While plaintiff is "free to amend his pleading" in the prior action, Ciralsky, 355 F.3d at 666, [2] he is not free to pursue a separate and virtually identical action "at the same time in the same court and against the same defendant, " Baird, 792 F.3d at 171. Therefore, dismissal of this action as duplicative of the already-pending action in Lucas v. District of Columbia, Civil Action No. 13-00143 (TFH), is wan-anted. Cf. Sweeney, ____ F.Supp.3d at ____, 2016 WL 3922335, at *2 (noting that '"[w]here a plaintiff brings duplicative claims against the same defendant, ... [t]he [best] course is to dismiss the claims in the new case as duplicative of the already-pending claims'" (quoting Bowe-Connor v. McDonald, Civil Action No. 15-00269 (KBJ), 2015 WL 807537, at *1 (D.D.C. Feb. 25, 2015)).

         The Court notes that the District raises, for the first time in its reply memorandum, other legal bases for dismissal. In doing so, the District denies plaintiff the opportunity to respond to its previously unraised arguments and disregards the structure of motions practice provided for in the Federal Rules of Civil Procedure and in this Court's Local Rules. Therefore, the Court has not considered these arguments in rendering its decision on the District's Motion to Dismiss. See, e.g, Long v. United States, 604 F.Supp.2d 119, 123 (D.D.C. 2009) (declining to consider arguments raised for the first time in movant's reply brief); see also Rollins Envtl. Servs. (NJ) Inc. v. U.S. E.P.A., 937 F.2d 649, 652-53 n.2 (D.C. Cir. 1991) ("Issues may not be raised for the first time in a reply brief."); Demery v. Montgomery Cty., MD, 602 F.Supp.2d 206, 212 n.4 (D.D.C. 2009) ("Because this argument was raised for the first time in [the movants'] reply brief, it will not be considered."); Baloch v. Norton, 517 F.Supp.2d 345, 348-49 n.2 (D.D.C. 2007) ("If the movant raises arguments for the first time in his reply to the non-movant's opposition, the court [may] ignore those arguments in resolving the motion ... ."), aff'd sub nom. Baloch v. Kempthorne, 550 F.3d 1191 (D.C. Cir. 2008).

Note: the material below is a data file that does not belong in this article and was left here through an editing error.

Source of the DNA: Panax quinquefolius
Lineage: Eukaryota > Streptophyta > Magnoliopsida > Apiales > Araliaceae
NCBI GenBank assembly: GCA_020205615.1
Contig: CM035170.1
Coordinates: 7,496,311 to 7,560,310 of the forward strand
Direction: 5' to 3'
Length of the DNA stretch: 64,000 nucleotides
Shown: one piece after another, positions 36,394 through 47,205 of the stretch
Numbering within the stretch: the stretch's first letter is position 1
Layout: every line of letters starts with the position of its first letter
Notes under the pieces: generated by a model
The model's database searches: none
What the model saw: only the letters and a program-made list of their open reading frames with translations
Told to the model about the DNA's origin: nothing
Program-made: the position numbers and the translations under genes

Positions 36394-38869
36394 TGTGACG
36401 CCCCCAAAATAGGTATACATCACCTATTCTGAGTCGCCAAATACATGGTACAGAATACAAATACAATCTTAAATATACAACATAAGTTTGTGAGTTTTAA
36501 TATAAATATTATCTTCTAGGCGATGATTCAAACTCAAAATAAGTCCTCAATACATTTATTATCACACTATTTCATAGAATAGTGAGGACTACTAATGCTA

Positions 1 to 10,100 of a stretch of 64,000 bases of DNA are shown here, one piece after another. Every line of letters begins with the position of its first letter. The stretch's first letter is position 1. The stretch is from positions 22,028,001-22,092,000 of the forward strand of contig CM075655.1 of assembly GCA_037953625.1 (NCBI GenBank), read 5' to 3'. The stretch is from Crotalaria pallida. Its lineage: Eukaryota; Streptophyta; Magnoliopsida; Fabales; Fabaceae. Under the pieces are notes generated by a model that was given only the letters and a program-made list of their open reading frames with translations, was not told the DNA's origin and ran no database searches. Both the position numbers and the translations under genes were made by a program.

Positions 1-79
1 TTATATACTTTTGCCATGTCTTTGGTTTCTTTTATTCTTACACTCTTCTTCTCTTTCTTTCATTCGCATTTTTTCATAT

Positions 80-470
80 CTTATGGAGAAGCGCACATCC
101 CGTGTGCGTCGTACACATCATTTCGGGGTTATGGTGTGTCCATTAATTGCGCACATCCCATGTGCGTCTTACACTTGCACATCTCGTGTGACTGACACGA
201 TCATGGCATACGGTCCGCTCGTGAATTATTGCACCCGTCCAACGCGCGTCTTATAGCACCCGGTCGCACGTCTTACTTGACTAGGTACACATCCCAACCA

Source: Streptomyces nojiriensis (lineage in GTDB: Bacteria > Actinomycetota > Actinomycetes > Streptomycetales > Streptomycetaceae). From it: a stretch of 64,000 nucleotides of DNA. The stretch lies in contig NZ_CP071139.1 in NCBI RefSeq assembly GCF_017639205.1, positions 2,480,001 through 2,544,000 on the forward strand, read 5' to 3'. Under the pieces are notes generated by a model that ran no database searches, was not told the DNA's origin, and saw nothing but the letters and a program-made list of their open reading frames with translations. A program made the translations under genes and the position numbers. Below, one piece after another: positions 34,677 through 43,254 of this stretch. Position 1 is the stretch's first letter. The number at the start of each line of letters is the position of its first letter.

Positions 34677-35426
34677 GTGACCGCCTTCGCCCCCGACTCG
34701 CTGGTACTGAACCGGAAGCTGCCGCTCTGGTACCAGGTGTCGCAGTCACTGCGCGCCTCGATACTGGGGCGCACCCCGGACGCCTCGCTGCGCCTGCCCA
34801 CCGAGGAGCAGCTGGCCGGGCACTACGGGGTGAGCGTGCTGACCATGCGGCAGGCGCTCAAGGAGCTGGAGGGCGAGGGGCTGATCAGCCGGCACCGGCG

III. CONCLUSION

         For the foregoing reasons, the Court will grant the District's Motion to Dismiss [ECF No. 7] and dismiss this action. The Court's dismissal will be without prejudice to plaintiffs pursuit of claims against the District raised in any amended complaint he may file in Lucas v. District of Columbia, Civil Action No. 13-00143 (TFH). A separate Order accompanies this Memorandum Opinion.